One of the exciting features of Lightroom is the capacity to save every modification you’ve made to the various tools in the software. With that, you don’t always have to go through the whole process all the time, but you can edit your photos instantly.
How To Create A Preset In Lightroom
Below, I’ve outlined easy instructions for creating your own presets on Lightroom.
Step 1: Open the lightroom application
On your desktop, mobile or web browser, open either Lightroom Classic or Lightroom CC, whichever you find super convenient and easy to use.
Step 2: Import photos you want to edit
After having your card reader, external hard drive, or digital camera already plugged into your computer, go to file and click on import photos and videos from the drop-down menu. Lightroom should automatically detect the contents of your external drive and open the images for you. Click on the image you wish to import, and hit the import button.
If Lightroom does not automatically detect your images, you may find your photos to import from the area circled in red as shown beware. Click on the preferred file location, and select the picture you want, or drag and drop on the workspace.
Step 3: Explore The Develop Module
After importing your desired picture, go to the develop module and explore the various editing tools to help you create an outstanding Image. There are quite a number of these tools, and we will pick just the most important ones for a brief insight into their uses and benefits.
Here are some settings you need to know first
1 Cropping and alignment
Cropping is quite popular in photo editing. Although not necessary in all situations, it is ideal for enhancing focus on the image subject and removing distractions. To access the crop tool, go to the develop module and click on the crop icon, which is a little square with little dashes around it. You can also access this tool via your keyboard by clicking on “R.”
After clicking on the crop icon, you should see guide borders and lines around your image in your work area. To crop your picture, you can easily drag the guidelines at the sides or corners to any dimension you want.
With the heal tool or healing brush, you can remove minor distractions or unwanted elements in your photo. The process is quite technical, but once mastered. It would be one of the easiest editing tasks for you in Lightroom.
To access the heal tool, go to the develop module and click on the band-aid icon below the histogram. In the brush option, select “heal” and make certain modifications to the healing brush via the sliders associated with it. Modifications include size, feather, and opacity.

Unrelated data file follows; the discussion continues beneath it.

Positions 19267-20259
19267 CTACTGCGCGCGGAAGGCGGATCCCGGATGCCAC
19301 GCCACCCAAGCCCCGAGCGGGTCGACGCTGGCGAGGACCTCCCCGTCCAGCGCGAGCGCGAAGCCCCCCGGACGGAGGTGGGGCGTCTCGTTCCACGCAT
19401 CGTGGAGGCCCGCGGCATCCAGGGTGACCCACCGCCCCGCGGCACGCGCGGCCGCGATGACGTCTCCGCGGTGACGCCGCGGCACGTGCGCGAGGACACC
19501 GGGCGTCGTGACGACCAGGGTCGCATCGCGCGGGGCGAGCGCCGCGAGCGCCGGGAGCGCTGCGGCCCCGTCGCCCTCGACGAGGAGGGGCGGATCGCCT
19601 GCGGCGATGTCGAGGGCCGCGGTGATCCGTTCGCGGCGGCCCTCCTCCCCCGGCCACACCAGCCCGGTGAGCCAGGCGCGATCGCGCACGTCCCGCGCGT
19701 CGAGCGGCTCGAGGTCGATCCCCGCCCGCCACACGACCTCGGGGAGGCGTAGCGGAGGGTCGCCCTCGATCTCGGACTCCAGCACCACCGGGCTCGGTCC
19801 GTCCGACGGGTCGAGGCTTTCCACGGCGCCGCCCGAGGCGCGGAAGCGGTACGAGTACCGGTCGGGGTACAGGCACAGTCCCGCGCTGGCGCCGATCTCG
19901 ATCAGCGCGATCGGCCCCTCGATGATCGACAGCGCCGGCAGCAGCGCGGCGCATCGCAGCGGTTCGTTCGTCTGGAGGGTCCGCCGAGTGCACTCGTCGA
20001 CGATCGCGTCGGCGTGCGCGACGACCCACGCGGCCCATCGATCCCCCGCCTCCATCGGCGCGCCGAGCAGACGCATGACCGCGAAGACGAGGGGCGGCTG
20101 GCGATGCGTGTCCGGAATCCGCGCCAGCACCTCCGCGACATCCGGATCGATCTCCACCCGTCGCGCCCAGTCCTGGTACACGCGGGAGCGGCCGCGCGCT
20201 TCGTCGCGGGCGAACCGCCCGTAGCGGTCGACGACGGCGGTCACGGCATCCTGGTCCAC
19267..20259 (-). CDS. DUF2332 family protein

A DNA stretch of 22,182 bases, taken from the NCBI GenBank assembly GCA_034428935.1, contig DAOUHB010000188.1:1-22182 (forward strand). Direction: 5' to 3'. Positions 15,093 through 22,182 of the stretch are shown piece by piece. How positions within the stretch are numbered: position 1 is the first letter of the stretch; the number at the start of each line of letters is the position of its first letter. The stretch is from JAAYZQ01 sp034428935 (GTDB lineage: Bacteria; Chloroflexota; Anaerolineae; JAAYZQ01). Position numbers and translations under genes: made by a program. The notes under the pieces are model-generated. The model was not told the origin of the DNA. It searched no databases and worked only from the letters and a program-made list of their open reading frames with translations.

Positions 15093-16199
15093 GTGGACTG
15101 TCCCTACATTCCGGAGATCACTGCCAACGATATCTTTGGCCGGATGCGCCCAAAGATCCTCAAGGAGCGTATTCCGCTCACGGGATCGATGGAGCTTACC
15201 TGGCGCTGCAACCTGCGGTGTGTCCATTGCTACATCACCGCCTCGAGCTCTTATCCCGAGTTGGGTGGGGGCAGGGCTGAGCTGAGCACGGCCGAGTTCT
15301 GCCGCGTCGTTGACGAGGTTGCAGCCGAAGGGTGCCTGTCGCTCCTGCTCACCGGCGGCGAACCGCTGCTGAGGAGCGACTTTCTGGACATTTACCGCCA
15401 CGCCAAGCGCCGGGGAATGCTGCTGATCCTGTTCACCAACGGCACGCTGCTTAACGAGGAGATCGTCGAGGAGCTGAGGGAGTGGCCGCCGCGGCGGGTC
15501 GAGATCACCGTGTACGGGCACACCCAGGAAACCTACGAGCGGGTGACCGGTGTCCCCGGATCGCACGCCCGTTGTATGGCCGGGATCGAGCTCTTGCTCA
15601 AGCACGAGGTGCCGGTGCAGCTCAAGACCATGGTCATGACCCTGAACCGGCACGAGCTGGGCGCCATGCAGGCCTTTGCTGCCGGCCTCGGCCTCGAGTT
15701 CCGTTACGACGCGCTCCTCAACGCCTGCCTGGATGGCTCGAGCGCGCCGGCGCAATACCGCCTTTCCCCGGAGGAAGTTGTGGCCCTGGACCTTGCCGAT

For size, moving the slider to the right increases the size of the healing brush, while moving it to the left decreases the size. The feather slider defines the intensity of your brush. For a seamless edit, choose a higher number by moving the slider slightly to the right. The opacity is mostly at 100, according to Lightroom’s preset. If you wish to have more visibility, you can decrease the slider.
After adjusting your brush, click on the area of the image you wish to heal. A second circle will appear, allowing you to select an area of the image you wish to replace for the site you want to erase. Lightroom will automatically make the necessary changes.
3. Red-eye fix
This mostly occurs when taking snapshots of faces. This occurs when the camera’s flash is reflected in the subject’s eye. This error is very common in animal photography. To correct the red eye, go to the develop module and click on the eye icon.
After Selecting, go to the image, click on the center of the red eye, drag outwards to cover the eye, and make adjustments by working on the darken and pupil size slider.
Cloning in Lightroom involves duplicating a certain object in your image to either replace a part of the image or eliminate blemishes. It is very similar to the heal tool.
Step 4: Time to Create Your Preset
When you are finally confident with your editing results, convert your settings into your own presets by searching for the preset tab on the left side of Lightroom’s window.
Click on the plus ( + ) sign in front of presets, as shown below.
You should expect a pop-up menu as shown in the area circled in red below. Click on create preset and get ready for the final step.
A new development window will appear with various options to create your first preset. Start by giving your preset your own unique title for easy identification. Check the settings you want to save in your preset. Just like the area circled below, I have pretty much checked everything.
When satisfied with the settings, click on the create tab to have your preset automatically saved.
You can check the auto-select option to allow Lightroom to select or check the necessary settings suitable for your preset.
You can check all to select all settings you have made to your photo.
Similarly, check none to deselect all checked options or settings.
Hit Create to save the preset.
To access your newly created preset, go to the preset tool, and select your preset, which will be identified by the name you have given it. Click on it to automatically apply all the settings to your image.
With Lightroom presets, you can quickly save time and work on multiple images. Creating a preset in Lightroom is straightforward and easy to understand.
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